And this is all accompanied by a terrific score courtesy of Danny Elfman who did the theme for the 1980's Batman movie. You might think he's only good for the Simpsons theme, but he's actually very talented. I feel the change in composer works well here since even Hans Zimmer is sick of doing this (hence the reason he retired from superhero movies).

Finally, the post-credits scene really sets up a conflict of epic proportions to be continued in a future film.

Bottom line: You can't go wrong with Justice League.

Saturday, November 11, 2017

Thor: Ragnarok Thoughts

I just saw Thor: Ragnarok today. Since it's not quite timely and you've probably seen it already, I won't waste your time with a full review. I will say I like the new direction the series has taken. Tonally it is different from previous Thor movies, opting for a more caper-esque action romp with a new electronic soundtrack by Mark Motherbaugh. Cate Blanchett still looks stunning despite being almost 50. Newcomer Tessa Thompson plays her part well and in a less obvious way (I was not expecting a drunken Valkyrie to fall off her ship's ramp upon entry). Loki delivers fewer surprises and acts pretty much how you would expect from him.

Other than that, it's pretty much your standard Marvel movie, which is either good or bad depending on your point of view. Not groundbreaking but pretty solid.

Saturday, November 4, 2017

James Review -- Star Trek: Deep Space Nine: Gamma: Original Sin

This week I decided to review Star Trek: Deep Space Nine: Gamma: Original Sin by David R. George III.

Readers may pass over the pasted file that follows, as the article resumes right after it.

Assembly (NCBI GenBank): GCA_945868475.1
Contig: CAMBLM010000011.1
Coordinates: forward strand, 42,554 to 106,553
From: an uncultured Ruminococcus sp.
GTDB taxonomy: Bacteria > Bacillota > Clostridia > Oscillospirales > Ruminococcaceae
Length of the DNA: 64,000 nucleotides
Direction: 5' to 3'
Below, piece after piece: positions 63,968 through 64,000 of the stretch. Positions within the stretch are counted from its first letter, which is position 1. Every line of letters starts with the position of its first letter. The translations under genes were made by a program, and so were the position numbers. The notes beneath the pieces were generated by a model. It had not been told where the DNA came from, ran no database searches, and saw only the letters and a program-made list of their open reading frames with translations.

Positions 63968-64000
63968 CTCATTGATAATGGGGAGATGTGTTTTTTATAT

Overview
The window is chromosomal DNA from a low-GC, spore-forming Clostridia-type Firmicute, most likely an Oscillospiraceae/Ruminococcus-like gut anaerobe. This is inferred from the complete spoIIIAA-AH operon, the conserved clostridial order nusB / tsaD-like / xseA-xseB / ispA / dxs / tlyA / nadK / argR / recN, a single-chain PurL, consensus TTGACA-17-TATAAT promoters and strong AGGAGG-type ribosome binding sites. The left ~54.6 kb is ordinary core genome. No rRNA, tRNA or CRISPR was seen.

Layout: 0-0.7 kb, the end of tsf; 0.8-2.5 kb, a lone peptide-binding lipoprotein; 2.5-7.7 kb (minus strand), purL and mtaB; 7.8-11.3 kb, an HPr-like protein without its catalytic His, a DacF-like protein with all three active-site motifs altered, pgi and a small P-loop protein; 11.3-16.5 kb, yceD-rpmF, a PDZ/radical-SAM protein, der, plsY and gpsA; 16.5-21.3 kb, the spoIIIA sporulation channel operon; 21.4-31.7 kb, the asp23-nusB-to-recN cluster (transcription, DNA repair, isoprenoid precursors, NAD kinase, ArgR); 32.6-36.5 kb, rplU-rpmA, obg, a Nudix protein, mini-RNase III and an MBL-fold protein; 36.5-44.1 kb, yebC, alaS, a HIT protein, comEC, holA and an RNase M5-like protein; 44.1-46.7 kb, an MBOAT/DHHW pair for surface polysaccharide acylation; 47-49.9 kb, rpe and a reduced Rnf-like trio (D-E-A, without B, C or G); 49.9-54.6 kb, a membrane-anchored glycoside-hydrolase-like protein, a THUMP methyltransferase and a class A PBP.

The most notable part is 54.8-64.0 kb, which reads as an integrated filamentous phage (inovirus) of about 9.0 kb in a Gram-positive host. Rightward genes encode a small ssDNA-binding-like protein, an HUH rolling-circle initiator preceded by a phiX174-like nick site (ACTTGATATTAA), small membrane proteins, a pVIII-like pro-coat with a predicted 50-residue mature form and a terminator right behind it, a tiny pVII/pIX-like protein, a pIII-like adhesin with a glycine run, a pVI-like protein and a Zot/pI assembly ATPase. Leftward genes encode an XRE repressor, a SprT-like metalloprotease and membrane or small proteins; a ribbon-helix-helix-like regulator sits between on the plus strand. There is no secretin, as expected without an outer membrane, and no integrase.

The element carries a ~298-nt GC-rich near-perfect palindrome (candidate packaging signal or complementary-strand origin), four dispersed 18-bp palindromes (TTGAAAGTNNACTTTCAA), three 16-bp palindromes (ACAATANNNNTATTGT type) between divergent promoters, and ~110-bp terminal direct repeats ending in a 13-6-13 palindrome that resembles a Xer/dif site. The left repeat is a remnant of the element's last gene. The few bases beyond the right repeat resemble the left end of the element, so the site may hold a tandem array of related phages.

The novel has two primary stories. One of these is set in the novel’s present of 2386 and the other is set in 2380 being told as a series of flashbacks.

The present story begins with the USS Robinson, commanded by Captain Benjamin Sisko, making its first contact with a new civilization since its long-term exploration of non-Dominion controlled portions of the Gamma Quadrant began. However, the ships that they encounter attack them first with weapons that disrupt space and create zones of non-space, then with sonic weapons that knock out the crew. 

While the crew is unconscious the attackers kidnap dozens of children including Captain Sisko’s daughter Rebecca. With the Robinsion’s engines useless due to being in non-space, the crew first must discover a way to free themselves. 

After the starship escapes from the area of the attack, she sets out to find the base of their attackers, discovering the remains of other ships that had suffered similar attacks along the way. When the home world of their attackers is discovered they try to negotiate the release of the children but the Glant, their attackers, refuse. The Glant eventually reveal that their culture creates each new generation by having organics create mechanical bodies then harvesting the brains of children to install in those bodies. With very little time before the harvesting begins the Robinson’s crew struggles to find a way to rescue the children before it’s too late…

The flashback story starts with Rebecca being kidnapped by an extremist from a Bajoran religious sect that believes she is the Avatar of their prophecies. But as the length of her captivity grows her captor becomes more unstable eventually deciding that the prophecy calls for him to kill Rebecca so she doesn’t become a tyrant. When he takes her to a large forest planning to kill both her and himself a desperate race to stop him begins…

I give this book 7 out of 10. While nothing is particularly bad I feel it has some key flaws. First, I feel the flashback story could have used more development, perhaps even its own book. Also, while I don’t dislike the story, I feel it is a poor choice for the first book of the Gamma sub-series. I think it would have been better for the first book of the sub-series to have a story that didn’t have such a large portion dedicated to flashbacks. Instead, I feel the space would have been better used getting to know the Robinson’s crew. Finally, while I see some interesting possibilities from what the ending revealed, I’m worried they will be shoved aside for a long time before anything is developed from them.